Alison Sharland has been granted permission to appeal her divorce case after the High Court found that her husband concealed the true value of his company.
The Court of Appeal had previously upheld the agreement despite Mr Sharland’s misrepresentation. The Supreme Court will look at the case again as it raises a point of law of general public importance.
It emerged that Mr Sharland’s company might be worth signifi cantly more than he originally disclosed (reports suggested up to $1billion whereas the shares in the company had been valued at between $48m and $72m).
Two of the three Court of Appeal judges felt that although Mr Sharland’s non-disclosure had been deliberate and dishonest and described his conduct as deplorable, it proved not to be “material” to the outcome of the case. They accepted Mr Sharland’s argument that Mrs Sharland would not have received a substantially different award had the court been in possession of the truth.
The third judge disagreed, saying that the husband’s fraud undermined the whole agreement. Lord Justice Briggs was concerned that as a matter of public policy, the court’s processes must be protected from fraud, and this was more important than economy and speed.
Alison Sharland had entered an agreement in the belief that she was receiving approximately half of the value of the matrimonial assets which would have been a fair result. However, Mr Sharland knew that the company was potentially worth significantly more than he had led the court to believe and that the shares could be realised much sooner than he had represented.
It has been said in the Sharland case that, “dishonesty in any legal proceedings should not be tolerated; the family court should not be an exception.”
This reinforces the need for transparency and honesty at the outset of financial remedy proceedings in divorce matters which involve the division of assets between spouses. Honesty to disclose the true
financial position should also continue throughout each case.
The case of Sharland v Sharland is due to be heard by the Supreme Court in June 2015.
When a marriage breaks down there is a common fear that one’s spouse will not be honest about their financial situation and hide assets in order to minimise the other spouse’s claims for a financial remedy.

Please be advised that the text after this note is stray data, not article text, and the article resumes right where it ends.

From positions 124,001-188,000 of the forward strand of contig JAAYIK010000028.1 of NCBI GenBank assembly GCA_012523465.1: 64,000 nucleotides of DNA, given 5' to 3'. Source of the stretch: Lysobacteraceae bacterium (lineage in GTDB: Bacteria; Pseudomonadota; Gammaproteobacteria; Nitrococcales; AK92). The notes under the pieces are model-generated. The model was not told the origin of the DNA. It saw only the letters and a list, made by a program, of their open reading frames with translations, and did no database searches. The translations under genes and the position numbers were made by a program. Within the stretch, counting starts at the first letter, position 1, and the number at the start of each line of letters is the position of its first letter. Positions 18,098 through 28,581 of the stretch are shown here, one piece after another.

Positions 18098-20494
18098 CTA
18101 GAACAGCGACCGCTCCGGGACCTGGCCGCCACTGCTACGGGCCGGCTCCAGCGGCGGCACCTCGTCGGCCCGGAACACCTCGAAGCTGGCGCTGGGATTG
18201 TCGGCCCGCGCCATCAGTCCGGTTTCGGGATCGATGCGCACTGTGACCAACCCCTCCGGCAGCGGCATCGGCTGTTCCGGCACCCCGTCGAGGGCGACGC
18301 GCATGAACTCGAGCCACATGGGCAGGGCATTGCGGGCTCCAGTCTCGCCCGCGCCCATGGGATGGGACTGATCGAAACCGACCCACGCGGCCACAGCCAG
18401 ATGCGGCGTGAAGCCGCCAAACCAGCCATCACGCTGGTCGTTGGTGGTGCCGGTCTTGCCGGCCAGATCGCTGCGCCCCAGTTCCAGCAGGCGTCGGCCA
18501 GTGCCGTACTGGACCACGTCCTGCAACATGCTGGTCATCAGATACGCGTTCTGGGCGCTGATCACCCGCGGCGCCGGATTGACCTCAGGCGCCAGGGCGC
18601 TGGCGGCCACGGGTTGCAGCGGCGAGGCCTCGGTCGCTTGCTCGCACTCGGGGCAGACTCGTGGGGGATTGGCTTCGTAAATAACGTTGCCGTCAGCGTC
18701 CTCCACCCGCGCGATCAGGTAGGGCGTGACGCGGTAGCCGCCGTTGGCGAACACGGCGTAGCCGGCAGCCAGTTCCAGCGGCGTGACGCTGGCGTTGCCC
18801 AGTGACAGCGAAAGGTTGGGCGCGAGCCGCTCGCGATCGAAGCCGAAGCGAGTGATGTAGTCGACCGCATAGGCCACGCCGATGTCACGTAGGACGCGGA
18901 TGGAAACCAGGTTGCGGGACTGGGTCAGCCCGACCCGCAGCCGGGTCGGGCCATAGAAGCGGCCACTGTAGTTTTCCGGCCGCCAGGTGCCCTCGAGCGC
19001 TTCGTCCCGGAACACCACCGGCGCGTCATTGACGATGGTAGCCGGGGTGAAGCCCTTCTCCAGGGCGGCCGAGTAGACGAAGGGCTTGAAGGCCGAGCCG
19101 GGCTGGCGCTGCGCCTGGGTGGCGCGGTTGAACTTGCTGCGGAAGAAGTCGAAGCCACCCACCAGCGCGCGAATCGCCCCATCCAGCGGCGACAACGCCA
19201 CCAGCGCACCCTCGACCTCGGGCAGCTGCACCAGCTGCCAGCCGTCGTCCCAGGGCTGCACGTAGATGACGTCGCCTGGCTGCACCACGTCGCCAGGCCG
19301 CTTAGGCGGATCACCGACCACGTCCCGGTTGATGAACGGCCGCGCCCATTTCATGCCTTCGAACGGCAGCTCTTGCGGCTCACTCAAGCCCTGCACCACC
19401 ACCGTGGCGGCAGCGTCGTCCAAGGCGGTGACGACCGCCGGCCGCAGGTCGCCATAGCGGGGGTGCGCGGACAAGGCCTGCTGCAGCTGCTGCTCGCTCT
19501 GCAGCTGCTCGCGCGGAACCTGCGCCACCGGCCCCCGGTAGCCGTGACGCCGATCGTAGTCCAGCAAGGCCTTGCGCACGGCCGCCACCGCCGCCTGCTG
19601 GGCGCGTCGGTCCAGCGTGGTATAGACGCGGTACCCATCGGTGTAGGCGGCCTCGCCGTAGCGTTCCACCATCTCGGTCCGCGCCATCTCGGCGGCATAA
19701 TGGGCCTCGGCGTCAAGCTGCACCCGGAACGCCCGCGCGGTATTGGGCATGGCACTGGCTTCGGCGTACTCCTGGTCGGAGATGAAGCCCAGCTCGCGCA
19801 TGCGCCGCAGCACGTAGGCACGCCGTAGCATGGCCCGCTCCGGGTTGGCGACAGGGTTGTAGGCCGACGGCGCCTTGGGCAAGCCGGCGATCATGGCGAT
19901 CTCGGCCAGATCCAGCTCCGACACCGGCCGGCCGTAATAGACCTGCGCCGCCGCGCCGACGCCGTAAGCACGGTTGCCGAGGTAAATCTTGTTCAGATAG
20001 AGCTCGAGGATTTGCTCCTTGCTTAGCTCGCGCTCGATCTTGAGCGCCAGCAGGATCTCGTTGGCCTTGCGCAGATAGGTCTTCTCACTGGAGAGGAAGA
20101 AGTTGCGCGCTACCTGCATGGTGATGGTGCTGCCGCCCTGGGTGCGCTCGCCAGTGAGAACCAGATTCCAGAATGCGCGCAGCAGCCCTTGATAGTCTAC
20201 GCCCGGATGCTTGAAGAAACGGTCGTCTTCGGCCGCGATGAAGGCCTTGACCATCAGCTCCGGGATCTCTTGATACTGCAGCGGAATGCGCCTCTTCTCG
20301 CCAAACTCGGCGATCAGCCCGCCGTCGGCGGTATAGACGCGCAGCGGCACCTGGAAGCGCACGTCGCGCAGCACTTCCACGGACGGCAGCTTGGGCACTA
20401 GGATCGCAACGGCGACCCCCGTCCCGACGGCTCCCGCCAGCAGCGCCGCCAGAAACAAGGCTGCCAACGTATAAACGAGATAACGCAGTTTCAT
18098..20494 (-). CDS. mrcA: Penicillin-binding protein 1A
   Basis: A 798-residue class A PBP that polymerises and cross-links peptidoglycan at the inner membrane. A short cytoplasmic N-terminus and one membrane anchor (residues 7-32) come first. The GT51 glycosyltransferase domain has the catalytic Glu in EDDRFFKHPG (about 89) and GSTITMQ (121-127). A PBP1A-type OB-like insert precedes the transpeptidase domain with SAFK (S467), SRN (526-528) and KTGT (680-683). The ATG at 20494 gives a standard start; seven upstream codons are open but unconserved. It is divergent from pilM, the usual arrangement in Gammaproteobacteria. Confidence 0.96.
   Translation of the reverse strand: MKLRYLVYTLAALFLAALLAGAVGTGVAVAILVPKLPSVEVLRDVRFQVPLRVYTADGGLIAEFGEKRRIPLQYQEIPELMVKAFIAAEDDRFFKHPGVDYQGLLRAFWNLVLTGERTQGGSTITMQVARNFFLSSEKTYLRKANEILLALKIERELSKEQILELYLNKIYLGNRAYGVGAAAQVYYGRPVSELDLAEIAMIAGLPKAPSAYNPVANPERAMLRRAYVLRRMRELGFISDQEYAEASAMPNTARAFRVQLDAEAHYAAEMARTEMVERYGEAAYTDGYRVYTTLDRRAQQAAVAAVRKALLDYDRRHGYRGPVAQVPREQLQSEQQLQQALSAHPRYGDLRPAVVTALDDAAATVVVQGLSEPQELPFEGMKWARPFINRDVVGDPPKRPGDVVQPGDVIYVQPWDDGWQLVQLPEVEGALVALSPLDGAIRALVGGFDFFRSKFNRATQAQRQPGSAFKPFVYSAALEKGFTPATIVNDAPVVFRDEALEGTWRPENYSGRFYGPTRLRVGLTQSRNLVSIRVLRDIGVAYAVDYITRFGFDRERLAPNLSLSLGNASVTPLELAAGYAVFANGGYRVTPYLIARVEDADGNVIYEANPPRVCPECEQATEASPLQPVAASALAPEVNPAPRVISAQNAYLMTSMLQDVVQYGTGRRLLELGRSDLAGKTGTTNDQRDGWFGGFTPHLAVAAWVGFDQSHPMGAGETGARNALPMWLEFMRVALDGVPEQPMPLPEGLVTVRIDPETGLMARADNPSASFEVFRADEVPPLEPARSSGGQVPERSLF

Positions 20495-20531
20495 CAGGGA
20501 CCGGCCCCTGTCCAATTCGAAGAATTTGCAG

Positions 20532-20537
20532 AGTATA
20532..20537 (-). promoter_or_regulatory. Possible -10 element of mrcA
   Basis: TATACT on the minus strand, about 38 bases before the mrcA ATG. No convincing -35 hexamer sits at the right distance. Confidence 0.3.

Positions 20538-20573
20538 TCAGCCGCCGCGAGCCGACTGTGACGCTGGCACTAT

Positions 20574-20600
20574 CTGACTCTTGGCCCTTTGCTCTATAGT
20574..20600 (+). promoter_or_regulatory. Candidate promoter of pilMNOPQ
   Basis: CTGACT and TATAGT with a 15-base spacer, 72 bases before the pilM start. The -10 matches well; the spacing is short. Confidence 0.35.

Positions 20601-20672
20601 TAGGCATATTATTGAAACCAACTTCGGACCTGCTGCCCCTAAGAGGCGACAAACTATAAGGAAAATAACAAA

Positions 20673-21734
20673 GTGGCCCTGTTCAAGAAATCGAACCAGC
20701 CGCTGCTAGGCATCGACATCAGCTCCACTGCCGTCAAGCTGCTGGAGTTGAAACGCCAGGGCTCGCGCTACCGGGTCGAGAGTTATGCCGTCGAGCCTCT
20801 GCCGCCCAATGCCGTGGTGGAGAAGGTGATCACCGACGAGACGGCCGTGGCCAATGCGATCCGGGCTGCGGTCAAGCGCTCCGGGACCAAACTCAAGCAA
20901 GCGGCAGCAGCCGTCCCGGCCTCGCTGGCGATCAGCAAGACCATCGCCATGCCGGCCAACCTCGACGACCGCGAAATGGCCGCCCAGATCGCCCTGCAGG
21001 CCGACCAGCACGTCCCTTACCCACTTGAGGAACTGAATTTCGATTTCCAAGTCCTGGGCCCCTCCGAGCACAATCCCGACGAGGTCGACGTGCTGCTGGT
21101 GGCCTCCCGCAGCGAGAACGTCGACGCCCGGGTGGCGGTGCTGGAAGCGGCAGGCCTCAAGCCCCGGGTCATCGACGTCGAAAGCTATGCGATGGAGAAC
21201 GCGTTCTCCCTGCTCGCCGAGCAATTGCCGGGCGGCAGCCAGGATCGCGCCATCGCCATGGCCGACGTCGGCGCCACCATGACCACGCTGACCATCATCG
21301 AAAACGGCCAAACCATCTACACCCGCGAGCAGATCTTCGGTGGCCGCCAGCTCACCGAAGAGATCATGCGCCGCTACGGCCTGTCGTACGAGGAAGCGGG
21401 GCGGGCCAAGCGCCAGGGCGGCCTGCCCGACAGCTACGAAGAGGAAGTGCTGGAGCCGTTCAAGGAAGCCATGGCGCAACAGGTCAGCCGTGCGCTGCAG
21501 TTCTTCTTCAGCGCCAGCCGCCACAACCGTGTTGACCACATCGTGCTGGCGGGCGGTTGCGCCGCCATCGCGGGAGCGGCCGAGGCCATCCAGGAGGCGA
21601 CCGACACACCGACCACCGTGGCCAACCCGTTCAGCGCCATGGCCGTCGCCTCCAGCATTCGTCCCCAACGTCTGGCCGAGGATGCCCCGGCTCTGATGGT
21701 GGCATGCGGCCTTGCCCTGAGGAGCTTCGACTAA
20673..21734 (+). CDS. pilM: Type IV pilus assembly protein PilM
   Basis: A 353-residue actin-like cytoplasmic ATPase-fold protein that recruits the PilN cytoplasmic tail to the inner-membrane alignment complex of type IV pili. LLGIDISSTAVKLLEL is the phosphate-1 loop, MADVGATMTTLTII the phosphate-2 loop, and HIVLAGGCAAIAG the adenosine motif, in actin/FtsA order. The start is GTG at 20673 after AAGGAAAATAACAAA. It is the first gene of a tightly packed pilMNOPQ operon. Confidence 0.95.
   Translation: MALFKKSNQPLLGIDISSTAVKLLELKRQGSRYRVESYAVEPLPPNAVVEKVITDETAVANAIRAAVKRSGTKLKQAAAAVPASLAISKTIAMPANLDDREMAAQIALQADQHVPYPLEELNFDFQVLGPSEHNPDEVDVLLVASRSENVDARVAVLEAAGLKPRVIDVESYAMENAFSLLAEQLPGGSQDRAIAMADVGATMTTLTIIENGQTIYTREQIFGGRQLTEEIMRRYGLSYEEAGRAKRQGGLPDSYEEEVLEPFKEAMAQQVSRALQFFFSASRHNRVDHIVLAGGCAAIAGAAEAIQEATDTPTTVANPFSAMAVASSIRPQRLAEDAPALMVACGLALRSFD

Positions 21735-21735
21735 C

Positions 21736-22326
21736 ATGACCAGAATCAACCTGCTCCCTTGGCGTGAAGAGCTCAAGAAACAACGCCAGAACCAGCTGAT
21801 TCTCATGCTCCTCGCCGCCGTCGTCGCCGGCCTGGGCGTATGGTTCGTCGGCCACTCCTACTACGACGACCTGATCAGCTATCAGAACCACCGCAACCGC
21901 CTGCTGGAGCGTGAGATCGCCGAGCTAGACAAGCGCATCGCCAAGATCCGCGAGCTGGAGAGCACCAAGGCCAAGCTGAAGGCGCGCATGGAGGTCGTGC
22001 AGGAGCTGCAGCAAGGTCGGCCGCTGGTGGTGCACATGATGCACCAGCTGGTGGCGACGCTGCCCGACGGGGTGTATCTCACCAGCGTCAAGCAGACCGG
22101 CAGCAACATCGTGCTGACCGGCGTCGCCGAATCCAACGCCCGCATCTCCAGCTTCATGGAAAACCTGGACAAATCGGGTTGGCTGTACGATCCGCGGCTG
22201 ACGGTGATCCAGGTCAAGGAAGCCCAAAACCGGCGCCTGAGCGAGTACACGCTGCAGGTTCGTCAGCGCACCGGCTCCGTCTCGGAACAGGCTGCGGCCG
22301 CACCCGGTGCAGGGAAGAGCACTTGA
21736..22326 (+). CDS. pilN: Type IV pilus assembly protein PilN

It is essential that before reaching a financial settlement upon divorce that each spouse provides full and frank disclosure of all of their capital assets (including pensions), liabilities and income. Unless this disclosure has been provided, the court will not make a financial court order upon divorce, even if both spouses consent.
At the very minimum the court requires a completed Statement of Information Form from each spouse which gives a summary of their financial circumstances. More comprehensively a financial statement form, called a Form E, is commonly used instead. This form requires both spouses to provide evidence in support of their financial circumstances e.g. their last 12 months bank statements for all accounts, valuations of assets (such as property), shares and pensions and evidence of income.
The completion of either document requires spouses to have signed a Statement of Truth which means that, if the financial disclosure is found to be untrue, then the dishonest spouse could be found to be in
contempt of court which is punishable by way of fine or a term of imprisonment.
Legal advice is essential when it comes to examining what your spouse has disclosed to be their financial position. An experienced legal representative can help uncover irregularities or hidden assets and can ensure that assets are properly valued.
There may be a genuine oversight by one spouse to disclose an asset, but occasionally it is a deliberate attempt to hide or undervalue assets. Financial disclosure, if thoroughly examined, can make it very difficult for one spouse to avoid their obligation of full and frank financial disclosure. Essentially your solicitor can help you make cost effective decisions.
It is particularly important to consider whether it will actually make a difference in terms of the overall settlement and how much it will increase costs by. A solicitor can help you make an objective decision.
For more information
Please contact Cambridge family law solicitor Jackie Jessiman.